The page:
Cram v Keller, 2018 NY Slip Op 08007 [2d Dept. 2018]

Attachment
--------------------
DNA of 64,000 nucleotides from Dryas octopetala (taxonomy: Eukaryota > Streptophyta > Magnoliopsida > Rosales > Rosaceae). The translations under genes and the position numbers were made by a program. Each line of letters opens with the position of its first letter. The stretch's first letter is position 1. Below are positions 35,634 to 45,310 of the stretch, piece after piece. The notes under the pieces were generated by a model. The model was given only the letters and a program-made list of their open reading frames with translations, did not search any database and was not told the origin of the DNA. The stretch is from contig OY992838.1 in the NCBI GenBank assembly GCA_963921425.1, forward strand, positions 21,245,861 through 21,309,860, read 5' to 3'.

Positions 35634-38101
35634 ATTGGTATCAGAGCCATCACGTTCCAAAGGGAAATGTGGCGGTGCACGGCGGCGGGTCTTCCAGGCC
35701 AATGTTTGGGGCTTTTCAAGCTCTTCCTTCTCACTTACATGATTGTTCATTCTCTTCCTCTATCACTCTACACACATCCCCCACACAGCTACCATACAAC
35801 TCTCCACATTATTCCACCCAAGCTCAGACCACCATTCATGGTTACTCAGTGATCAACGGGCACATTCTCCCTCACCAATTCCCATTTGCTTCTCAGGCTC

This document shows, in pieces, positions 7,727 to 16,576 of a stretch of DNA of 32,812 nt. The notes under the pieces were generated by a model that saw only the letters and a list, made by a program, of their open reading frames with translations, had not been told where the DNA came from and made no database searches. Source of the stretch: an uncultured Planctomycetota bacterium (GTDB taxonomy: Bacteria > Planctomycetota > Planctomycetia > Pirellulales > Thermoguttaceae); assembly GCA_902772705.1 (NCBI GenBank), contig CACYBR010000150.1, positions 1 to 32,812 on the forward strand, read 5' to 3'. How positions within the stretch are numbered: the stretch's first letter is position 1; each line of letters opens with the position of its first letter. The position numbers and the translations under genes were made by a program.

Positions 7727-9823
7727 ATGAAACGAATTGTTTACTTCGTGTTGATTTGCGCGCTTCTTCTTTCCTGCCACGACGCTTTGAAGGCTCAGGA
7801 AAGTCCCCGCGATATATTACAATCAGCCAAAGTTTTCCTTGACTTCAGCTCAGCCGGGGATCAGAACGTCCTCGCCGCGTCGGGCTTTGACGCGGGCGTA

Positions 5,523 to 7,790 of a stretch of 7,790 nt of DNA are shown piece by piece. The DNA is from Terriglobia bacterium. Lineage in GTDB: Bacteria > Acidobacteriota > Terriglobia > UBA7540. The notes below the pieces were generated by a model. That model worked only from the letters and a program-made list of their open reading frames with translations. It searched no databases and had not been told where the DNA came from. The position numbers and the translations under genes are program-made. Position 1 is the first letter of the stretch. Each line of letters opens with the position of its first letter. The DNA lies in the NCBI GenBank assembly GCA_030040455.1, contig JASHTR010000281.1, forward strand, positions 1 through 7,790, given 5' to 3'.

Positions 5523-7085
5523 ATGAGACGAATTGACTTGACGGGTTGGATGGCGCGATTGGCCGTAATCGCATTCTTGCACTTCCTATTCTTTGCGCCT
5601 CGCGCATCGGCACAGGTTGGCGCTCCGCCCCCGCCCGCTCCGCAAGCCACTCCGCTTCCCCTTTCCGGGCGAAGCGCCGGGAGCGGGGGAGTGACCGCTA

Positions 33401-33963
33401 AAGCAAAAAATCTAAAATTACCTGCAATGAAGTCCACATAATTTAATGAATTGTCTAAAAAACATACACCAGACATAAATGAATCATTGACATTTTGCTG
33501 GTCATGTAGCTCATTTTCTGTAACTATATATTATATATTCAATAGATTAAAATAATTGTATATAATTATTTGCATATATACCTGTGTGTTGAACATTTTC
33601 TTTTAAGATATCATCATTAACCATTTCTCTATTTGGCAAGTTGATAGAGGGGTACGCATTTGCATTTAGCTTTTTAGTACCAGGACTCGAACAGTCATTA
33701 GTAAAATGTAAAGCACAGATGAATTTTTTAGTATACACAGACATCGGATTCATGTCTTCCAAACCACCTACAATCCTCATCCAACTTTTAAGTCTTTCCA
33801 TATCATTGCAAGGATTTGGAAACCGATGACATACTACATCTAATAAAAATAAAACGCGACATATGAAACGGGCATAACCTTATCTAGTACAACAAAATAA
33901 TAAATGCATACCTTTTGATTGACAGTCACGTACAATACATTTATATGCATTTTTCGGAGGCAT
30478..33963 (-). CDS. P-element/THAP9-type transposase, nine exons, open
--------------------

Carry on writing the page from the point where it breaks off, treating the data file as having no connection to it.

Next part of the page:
While defense counsel has the right to hold the plaintiff to the burden of proof on disputed issues, here, the record shows that the defendants’ ownership of the property was never genuinely disputed. In fact, Keller explicitly admitted in a portion of his deposition testimony not read by the plaintiff at trial that he and his wife owned the property. Defense counsel successfully objected to the reading of this testimony despite the lack of any apparent good faith basis in which to do so, making this an exercise in gamesmanship. The defendants did not offer any evidence at trial to dispute their ownership of the property. At an early stage of the case, the defendants submitted an answer to the complaint in which they denied having knowledge or information sufficient to form a belief as to the truth of the plaintiff’s allegation of the defendants’ ownership of the subject property. While the answer was verified by counsel, it is difficult to accept the denial of information sufficient to form a belief as to ownership as having been asserted in good faith, as there is no reason to believe that the defendants did not know that they owned the property, given that Keller admitted at his deposition that he and his wife owned the property. While the defendants did not amend their answer after Keller’s deposition, plaintiff’s counsel knew that the defendants did not dispute ownership and defense counsel knew that as well. Under the circumstances of this case, the defendants’ posttrial motion to set aside the verdict, to the extent predicated on the issue of ownership, was frivolous, given the evidence presented by the plaintiff at trial, the failure of the defendants to offer any contrary evidence at trial, the known fact that the defendants owned the property, the lack of good faith underlying the denial of ownership appearing in the defendants’ answer, and the lack of a good faith basis for the exclusion of the additional deposition testimony that would have eliminated any doubt on the issue of ownership.